A nonprofit publication of the Kentucky Center for Public Service Journalism

State-funded per child preschool rates cut for 2021-2022 due to decreased enrollment during pandemic

By Jacqueline Thompson
Kentucky Teacher

The Kentucky Board of Education (KBE) heard this week how the preschool per-child funding rates will be impacted due to a decrease in state-funded preschool enrollment during the pandemic, as well as plans to help schools with student recruiting efforts and providing reassurance to parents about in-person services.

Each year, the KBE reviews and approves proposed preschool per-child funding rates. A formula is used to provide funding to school districts, and amounts are based on the average number of children served on Dec. 1 and March 1 of the previous academic year.

The state-funded preschool program offers comprehensive services to three and four-year-old children with disabilities and low-income four-year-old children at or below 160% of the federal poverty level. For a single parent with two children, 160 percent of the poverty level means a household income of up to $35,136.

Bill Buchanan, program consultant in the Office of Special Education and Early Learning (OSEEL), said there is a standard per-child rate for three categories of enrollment: at-risk, speech delays and developmental delays. There also is a weighted category for 3- and 4-year-olds with severe or multiple disabilities.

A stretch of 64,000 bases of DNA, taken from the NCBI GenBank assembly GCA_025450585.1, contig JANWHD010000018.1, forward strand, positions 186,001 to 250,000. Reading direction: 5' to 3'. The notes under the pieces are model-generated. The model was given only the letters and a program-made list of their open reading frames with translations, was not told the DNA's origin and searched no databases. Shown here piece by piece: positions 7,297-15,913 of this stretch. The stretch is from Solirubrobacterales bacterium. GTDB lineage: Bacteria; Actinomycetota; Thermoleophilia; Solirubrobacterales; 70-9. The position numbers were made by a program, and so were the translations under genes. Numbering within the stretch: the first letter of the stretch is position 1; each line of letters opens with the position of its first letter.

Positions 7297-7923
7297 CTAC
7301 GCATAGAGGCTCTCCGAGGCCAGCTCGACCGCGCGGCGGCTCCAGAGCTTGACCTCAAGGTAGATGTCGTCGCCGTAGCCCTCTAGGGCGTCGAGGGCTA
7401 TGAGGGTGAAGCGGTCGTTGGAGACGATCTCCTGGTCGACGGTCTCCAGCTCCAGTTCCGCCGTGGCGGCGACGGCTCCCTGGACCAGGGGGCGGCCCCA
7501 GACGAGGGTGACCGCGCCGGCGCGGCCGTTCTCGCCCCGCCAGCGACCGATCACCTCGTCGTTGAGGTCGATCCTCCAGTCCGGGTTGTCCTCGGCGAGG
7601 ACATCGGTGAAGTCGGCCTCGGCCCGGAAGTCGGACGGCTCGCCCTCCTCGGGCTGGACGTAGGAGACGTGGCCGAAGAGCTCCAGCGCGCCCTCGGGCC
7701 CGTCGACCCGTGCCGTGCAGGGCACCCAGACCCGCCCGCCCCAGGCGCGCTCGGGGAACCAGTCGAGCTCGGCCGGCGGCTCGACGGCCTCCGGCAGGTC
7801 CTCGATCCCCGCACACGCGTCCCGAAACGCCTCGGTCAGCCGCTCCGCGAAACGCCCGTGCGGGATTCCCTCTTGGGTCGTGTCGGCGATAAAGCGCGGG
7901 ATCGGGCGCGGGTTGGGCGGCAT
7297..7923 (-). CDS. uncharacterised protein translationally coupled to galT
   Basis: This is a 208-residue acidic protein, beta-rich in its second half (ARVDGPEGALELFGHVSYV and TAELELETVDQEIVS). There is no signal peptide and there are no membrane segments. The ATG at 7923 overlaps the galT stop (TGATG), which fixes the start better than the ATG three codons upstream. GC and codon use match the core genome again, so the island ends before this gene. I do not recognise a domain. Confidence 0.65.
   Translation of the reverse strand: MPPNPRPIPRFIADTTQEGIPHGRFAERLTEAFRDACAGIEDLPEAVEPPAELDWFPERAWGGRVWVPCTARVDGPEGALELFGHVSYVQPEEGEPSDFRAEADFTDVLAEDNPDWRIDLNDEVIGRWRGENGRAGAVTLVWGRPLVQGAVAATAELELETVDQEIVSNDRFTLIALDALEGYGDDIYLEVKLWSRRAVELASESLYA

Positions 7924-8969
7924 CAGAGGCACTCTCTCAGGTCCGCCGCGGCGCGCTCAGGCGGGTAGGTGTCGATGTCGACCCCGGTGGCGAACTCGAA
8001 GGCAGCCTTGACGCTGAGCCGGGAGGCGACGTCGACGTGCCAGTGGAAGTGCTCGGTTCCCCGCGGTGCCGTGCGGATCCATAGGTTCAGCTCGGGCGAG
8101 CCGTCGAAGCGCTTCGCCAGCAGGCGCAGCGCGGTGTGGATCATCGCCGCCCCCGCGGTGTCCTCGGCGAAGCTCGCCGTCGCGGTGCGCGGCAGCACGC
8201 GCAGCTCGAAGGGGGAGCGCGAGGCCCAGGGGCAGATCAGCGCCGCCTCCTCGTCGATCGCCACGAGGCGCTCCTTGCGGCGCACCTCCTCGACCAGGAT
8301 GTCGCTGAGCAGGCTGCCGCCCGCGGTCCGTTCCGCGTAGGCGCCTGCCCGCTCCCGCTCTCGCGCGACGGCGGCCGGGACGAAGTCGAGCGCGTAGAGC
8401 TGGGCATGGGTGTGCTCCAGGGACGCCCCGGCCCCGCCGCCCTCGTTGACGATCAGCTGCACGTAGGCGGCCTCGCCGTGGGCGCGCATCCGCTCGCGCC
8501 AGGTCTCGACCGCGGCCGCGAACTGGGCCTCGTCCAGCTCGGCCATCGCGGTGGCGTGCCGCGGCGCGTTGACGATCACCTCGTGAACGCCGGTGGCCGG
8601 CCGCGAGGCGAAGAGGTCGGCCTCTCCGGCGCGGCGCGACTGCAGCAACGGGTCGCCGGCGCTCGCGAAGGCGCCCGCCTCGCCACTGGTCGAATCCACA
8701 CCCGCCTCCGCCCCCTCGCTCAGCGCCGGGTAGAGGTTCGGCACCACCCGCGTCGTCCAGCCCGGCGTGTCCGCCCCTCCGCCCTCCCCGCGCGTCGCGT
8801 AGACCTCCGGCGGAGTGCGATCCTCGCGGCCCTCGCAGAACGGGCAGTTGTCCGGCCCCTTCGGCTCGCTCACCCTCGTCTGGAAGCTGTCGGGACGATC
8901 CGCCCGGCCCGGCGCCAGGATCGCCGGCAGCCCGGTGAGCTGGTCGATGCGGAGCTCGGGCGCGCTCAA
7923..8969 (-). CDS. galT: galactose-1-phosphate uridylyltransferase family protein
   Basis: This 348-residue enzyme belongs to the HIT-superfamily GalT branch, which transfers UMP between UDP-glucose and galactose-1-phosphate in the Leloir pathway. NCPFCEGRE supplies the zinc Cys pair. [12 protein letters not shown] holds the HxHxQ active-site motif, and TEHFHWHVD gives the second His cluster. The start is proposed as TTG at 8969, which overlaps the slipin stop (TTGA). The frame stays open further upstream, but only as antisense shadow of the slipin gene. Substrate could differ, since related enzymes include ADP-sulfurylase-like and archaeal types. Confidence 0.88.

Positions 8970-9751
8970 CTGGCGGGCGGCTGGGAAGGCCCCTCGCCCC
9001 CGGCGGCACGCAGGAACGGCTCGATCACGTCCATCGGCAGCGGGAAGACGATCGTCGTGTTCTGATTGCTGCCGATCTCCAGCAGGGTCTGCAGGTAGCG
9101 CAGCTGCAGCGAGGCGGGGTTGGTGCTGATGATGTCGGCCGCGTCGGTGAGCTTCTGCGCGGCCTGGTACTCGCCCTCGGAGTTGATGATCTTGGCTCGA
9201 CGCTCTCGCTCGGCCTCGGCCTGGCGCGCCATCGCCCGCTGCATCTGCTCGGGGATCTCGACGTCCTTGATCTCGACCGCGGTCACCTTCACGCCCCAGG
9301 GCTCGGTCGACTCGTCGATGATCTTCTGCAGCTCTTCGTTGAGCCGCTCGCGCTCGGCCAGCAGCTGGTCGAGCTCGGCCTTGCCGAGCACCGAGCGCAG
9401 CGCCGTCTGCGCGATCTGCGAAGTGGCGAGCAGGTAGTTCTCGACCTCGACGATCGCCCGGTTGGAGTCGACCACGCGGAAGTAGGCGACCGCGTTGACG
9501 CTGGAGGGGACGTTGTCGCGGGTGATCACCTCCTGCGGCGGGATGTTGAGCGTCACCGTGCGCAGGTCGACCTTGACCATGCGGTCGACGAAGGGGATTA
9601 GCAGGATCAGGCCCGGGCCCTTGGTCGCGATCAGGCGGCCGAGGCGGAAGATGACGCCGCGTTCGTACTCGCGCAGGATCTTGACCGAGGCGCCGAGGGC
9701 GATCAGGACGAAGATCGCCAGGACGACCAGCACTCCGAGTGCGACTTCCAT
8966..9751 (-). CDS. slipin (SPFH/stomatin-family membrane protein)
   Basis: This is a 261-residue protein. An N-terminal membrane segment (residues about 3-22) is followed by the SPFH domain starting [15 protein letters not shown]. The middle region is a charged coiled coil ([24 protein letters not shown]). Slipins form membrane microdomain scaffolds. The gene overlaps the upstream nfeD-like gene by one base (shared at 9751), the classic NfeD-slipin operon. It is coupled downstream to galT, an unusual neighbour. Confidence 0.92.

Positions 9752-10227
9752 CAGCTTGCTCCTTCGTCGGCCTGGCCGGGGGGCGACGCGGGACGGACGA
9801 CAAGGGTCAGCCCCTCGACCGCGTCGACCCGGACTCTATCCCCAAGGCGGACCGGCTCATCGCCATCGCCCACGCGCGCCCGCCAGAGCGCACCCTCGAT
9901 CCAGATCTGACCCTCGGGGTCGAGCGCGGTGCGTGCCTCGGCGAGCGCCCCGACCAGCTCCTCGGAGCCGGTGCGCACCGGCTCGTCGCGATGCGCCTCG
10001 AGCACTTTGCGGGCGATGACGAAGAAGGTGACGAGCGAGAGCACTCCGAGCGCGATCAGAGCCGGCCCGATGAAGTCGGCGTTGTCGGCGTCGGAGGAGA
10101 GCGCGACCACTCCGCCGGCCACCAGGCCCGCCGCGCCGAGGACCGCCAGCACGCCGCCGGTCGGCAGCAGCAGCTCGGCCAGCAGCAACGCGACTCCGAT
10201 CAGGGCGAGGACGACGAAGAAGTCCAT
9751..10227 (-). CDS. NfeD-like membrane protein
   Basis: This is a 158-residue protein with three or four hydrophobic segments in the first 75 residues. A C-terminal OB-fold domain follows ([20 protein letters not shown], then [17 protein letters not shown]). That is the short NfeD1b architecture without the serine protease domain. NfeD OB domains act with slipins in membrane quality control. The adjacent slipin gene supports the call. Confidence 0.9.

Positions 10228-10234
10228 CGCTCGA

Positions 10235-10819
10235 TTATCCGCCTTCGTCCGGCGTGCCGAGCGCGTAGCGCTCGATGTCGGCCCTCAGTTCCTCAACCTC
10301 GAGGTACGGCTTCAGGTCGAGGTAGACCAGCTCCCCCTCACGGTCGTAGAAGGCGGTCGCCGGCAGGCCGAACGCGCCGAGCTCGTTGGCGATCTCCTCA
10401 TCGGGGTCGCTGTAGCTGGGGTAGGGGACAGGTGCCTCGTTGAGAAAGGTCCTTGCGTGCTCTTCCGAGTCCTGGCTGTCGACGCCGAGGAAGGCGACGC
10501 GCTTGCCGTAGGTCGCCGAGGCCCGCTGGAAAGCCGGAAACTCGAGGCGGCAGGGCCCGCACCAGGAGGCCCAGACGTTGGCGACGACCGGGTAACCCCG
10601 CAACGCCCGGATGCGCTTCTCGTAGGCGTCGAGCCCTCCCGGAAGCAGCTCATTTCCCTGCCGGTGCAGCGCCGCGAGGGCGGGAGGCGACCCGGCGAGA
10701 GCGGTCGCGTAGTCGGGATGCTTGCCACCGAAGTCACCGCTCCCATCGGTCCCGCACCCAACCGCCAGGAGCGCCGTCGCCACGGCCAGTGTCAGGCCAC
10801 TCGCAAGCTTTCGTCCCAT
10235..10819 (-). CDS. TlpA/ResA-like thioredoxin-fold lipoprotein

Enrollment in state-funded preschool decreased by more than 6,000 students between 2019 and 2020 due to the COVID-19 pandemic, according to Buchanan. There was a significant increase in per-child funding rates between the 2020-2021 and 2021-2022 school years, indicating a significant decrease in enrollment.

Buchanan said that according to a study by the National Institute for Early Education Research, most states reported some drop in enrollment during the 2020-2021 school year. Of those, they recorded a 15% to 41% drop in preschool enrollment due to limited in-person options, concerns about safety and budget cuts.

“I want to be clear today,” said Buchanan during KBE’s June 2 meeting. “Kentucky did not cut funding to preschool.”

Buchanan is working with the Early Childhood Regional Training Centers in Kentucky to support schools in recruiting students and providing reassurance to parents about in-person preschool services.

Another challenge for OSEEL is improving school readiness.

“By school readiness, I mean elementary school readiness,” said Buchanan. “All schools must be ready for all children when they arrive in the fall.”

OSEEL’s data shows a significant number of preschool students did not receive the intended benefits of the state-funded preschool program, such as: developmentally appropriate activities, engagement with caring adults in an early childhood setting, providing parents with opportunities to learn about successful transitions to kindergarten and home visits.

Buchanan said KDE also is assisting the Prichard Committee with revisions of The Missing Piece of the Proficiency Puzzle, a document designed to support districts with implementing best practices for parent engagement.

To support teaching and learning practices, OSEEL also is providing training opportunities to kindergarten and preschool teachers on Positive Behavioral Interventions and Supports. At least 12 trainings have been implemented so far, with those opportunities announced through Kentucky Teacher and the Professional Learning Bulletin Board.

This article originally appeared at Kentucky Teacher, a publication of the Kentucky Department of Education

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